Canva provides you with free online graphic design tools and templates. This will allow you to cut costs by doing lots of small marketing tasks in-house, such as designing social media posts and creating great graphics for flyers and newsletters. You can even use some of these tools to refresh images and graphics on your site. Using high quality templates will give your graphics a more professional look and help to build the credibility of your brand.
This is an awesome service that takes old school direct mail marketing and moves it into the virtual market place. MailChimp can take your email list and help you automate direct emails that will increase your brand awareness and bottom line. MailChimp does offer premium services, but the free service will work fine for beginners just getting started. Once you learn the ins and outs of email marketing, you will be able to make a clear decision on whether or not you think paying for the premium services would be a worthwhile expenditure for your brand.
If you are looking for a secure place online where your team can all collaborate on a project then Trello might be just what you are looking for! Trello allows you to build teams and create and share boards and lists with team members. It is great for organization and is a good tool to use if you have several team members working remotely.
Just like its name implies, SurveyMonkey lets you make surveys you can use on your website or on social media. The importance of this tool, if used correctly, can not be overstated. Customer feedback is king! Anything that gives you better access to your customers and what their needs and preferences are should be considered priceless and used wisely. Aside from just the information this makes available to you, using surveys can create interactive social media which will help build brand awareness and brand loyalty as well.
It’s just not easy getting a start-up off of the ground. You should use every tool and advantage that you have available to you. Your brand is your baby, and in a lot of cases do it yourself can be a good thing. You will love your brand more and have a better idea of what you want than anyone you could ever hire. So, if you can do it yourself and do it for free, why wouldn’t you?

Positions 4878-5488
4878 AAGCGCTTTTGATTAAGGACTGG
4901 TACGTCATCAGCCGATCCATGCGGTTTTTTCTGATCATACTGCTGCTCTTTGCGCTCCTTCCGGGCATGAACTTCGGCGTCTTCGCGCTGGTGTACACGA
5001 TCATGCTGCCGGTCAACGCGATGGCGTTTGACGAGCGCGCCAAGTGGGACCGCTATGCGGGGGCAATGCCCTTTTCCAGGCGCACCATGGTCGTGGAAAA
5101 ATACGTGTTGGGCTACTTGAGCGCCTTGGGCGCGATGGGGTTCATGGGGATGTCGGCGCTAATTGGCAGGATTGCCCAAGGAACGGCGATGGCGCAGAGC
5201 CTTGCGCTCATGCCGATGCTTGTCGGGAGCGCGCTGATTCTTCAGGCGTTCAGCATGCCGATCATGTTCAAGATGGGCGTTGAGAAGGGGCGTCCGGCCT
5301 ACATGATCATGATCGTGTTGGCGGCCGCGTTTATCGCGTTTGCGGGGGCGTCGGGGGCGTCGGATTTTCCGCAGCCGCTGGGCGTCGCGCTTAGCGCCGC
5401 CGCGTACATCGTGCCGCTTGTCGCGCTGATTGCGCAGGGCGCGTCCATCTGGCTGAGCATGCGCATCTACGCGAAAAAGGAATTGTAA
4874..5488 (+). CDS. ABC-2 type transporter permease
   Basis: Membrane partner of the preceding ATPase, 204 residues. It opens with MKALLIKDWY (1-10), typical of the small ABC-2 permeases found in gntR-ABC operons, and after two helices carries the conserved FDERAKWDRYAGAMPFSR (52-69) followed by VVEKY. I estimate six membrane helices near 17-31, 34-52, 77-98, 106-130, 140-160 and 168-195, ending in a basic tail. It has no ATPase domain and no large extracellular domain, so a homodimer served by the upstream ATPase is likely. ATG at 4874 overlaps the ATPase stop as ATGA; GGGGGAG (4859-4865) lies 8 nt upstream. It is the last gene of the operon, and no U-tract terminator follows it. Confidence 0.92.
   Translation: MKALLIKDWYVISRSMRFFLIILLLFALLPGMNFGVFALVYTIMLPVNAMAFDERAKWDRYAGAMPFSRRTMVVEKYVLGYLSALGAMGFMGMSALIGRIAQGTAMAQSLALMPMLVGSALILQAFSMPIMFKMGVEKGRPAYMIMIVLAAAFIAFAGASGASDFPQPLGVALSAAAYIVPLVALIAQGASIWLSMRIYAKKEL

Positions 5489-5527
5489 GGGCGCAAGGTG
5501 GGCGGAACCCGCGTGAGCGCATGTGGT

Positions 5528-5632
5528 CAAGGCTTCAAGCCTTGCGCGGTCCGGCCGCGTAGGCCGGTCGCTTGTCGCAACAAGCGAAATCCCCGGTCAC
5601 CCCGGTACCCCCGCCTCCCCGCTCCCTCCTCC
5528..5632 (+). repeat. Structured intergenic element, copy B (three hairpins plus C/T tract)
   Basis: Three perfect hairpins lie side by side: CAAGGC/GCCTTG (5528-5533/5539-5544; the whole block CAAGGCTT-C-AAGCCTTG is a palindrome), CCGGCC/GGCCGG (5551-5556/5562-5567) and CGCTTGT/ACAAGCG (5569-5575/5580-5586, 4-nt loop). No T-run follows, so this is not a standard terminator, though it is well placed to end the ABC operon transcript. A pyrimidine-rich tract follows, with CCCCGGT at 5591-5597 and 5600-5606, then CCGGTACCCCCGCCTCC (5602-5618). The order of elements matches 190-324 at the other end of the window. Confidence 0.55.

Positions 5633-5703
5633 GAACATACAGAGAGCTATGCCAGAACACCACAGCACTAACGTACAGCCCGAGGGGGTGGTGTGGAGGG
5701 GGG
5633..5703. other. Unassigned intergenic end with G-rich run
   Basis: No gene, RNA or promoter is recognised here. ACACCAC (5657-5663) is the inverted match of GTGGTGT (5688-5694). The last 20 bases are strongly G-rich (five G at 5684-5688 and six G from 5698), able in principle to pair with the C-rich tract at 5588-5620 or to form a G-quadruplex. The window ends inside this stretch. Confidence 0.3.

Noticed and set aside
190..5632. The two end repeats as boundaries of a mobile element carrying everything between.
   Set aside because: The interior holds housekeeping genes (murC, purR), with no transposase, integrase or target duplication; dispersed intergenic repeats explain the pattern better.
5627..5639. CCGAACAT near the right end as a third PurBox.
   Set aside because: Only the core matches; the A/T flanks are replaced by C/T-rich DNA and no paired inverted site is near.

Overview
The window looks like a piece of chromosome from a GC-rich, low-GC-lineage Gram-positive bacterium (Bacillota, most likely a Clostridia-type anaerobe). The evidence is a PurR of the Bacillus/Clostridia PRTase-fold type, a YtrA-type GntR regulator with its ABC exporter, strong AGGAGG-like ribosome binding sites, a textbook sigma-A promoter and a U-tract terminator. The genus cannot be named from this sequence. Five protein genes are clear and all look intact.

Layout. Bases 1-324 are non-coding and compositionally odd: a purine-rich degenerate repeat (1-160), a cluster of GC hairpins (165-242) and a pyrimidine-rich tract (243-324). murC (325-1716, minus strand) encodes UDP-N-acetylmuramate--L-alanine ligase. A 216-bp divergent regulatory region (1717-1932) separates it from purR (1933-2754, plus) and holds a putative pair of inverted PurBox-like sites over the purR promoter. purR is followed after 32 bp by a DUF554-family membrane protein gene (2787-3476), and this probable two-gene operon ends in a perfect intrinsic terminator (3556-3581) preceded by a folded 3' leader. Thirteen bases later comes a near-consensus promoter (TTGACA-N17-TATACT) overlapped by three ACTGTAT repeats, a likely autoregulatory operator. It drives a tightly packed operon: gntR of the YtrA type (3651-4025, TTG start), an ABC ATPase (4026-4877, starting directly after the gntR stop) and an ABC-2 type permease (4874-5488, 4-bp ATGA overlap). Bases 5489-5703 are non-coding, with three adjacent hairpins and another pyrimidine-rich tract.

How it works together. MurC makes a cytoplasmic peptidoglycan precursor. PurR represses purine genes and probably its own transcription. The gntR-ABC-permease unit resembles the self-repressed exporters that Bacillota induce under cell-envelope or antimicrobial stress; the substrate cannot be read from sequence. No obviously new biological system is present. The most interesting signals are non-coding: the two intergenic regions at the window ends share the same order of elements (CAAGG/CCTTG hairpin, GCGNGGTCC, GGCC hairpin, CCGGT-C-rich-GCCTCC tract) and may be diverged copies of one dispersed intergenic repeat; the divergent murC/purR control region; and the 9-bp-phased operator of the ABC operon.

What is an NFT – the ‘new bitcoin for art’?
Grimes sold 10 images of digital artwork, the most expensive for nearly $400,000, to someone who wanted ownership of the online goods. Its not a marketing trend – it is genuine artwork.
These artworks are called NFTs, or “non-fungible tokens”, and they exist on a similar blockchain technology to bitcoin as a way to prove “ownership” of them.
Or is it just a marketing trend?
The idea has exploded into popularity recently based on the rise of cryptocurrency technologies, and the desire for digital artists to have greater ownership – and monetisation options – over their craft.
A non-fungible token (NFT) means a digital item that belongs to the person that purchased it. In economics, fungibility is the property of a good being interchangeable, or replicable. For example, if you shared a photo from your phone to another person over a text message, the data and image would be replicated.
The NFT does not stop that replication – you could still take a screenshot of a digital artwork or share a Nyan Cat GIF – but it does show who ‘owns’ an original image.
While NTFs exist on a blockchain, like the cryptocurrencies used to buy them, there are a number of other differences: NFTs are indestructible on the blockchain, cannot be divided, and can always be traced back to the original creator.
Some examples of NFT:
The CryptoKitties game, where players traded digital kittens on the Ethereum blockchain, was very popular in 2017. Different cats – or images of cats – had different characteristics and users swapped them to collect varieties of different digital animal.
For some artists, NFTs are a way to make money from digital art. Royalties can be built into the artwork directly, so that each time the artwork is sold the creator receives a cut. It’s much more than a marketing trend. For potential meme dealers who want to make money out of the images they create, this can be an attractive prospect.
“It gives power to the creator,” Chris Torres, the creator of Nyan Cat, has said. “The creator originally owns it, and then they can sell it and directly monetize and have recognition for their work.”
Depending on how easy, or difficult, it is to create artwork, it can also be a fast way for celebrities to make money. Grimes sold $6 million worth of digital artworks in under 20 minutes.
These artworks have such a high value for the same reason physical art has a high value – the scarce nature of NFTs, and the thick wallets of people with enough cryptocurrency to purchase them.
The volatility of the market, where NFTs can surge and drop vary rapidly, means that only people with enough disposable income to be protected from a bad investment. This, once again, puts it in favour of the rich. Maybe its just a marketing trend but who knows!
This last sold for $3,600, but the current owner is asking for $16,300. GIF by Trevor Andrew
There’s new research out today from data company, Stravito, in conjunction with independent polling company Censuswide that tells us that two-thirds (66 per cent) of UK companies have commissioned market research in 2020 which has never been used due to the disruptions and delays caused by Covid-19.
The main reason that research has been dropped is because the data is being immediately rendered out of date because of societal changes caused by the pandemic.
I don’t know why, but I really like it that consumers are getting harder to read, and are breaking free from the demographic standard boxes which have captured them. I like to think of myself as not an average consumer, I like to think that I am different and that my consumer behaviour can’t be predicted by algorithms.
Its good news too for us marketers who employ less broad stroke tactics and more engaging and tailored communications strategies. We know that people, ultimately, have a need and that they buy their products because they are good and fit for purpose.
But in the long run people love their brands because they make them feel… something.